China’s manufacturing activity contracted more than expected in May, official data showed Friday, amid a bruising trade war with the United States and slowing domestic demand.

The Purchasing Managers’ Index (PMI), a gauge of factory conditions, came in at 49.4 for the month, down from 50.1 in April, according to the National Bureau of Statistics (NBS).

Marking a three-month low, the figure fell below the 50.0 mark separating expansion from contraction. Economists surveyed by Bloomberg had predicted a reading of 49.9.

Production softened while new orders fell into contraction territory, indicating “weakening market demand”, NBS analyst Zhao Qinghe said in a statement.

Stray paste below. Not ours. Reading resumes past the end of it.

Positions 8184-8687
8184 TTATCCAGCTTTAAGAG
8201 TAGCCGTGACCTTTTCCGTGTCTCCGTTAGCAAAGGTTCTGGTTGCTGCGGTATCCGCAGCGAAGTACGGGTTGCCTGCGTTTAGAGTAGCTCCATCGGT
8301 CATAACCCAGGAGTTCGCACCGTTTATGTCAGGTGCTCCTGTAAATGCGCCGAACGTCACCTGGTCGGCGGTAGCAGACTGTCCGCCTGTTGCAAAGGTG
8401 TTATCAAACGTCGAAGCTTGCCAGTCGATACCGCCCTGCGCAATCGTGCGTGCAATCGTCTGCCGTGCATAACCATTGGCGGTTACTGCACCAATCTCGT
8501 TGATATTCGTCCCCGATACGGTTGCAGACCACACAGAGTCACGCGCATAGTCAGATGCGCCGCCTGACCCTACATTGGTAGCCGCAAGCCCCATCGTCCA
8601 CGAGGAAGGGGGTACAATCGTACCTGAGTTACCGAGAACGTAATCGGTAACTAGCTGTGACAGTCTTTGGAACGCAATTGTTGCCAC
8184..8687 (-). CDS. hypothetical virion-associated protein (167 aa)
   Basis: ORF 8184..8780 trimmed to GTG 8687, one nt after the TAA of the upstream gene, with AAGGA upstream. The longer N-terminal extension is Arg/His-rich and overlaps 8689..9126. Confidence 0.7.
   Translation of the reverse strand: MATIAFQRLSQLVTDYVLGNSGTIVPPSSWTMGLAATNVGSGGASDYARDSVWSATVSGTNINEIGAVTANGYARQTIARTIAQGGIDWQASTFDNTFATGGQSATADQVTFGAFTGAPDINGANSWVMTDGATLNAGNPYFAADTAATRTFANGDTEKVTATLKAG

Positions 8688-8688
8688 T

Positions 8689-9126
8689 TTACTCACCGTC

The new exports orders and imports sub-index shrank further from April.

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However, high-tech manufacturing kept a “relatively fast momentum for development”, Zhao added.

US President Donald Trump’s tariff hike on $200 billion in Chinese goods earlier this month “may already be undermining foreign demand,” Julian Evans-Pritchard of Capital Economics wrote in a research note.

China is retaliating by raising tariffs on $60 billion worth of US goods on Saturday.

“With a rapid escalation of US-China trade tensions, worsening employment and deteriorating growth prospects, we expect Beijing to ramp up easing/stimulus measures in coming months to stabilise growth and employment,” Nomura economists Ting Lu, Lisheng Wang and Jing Wang wrote in a research note.

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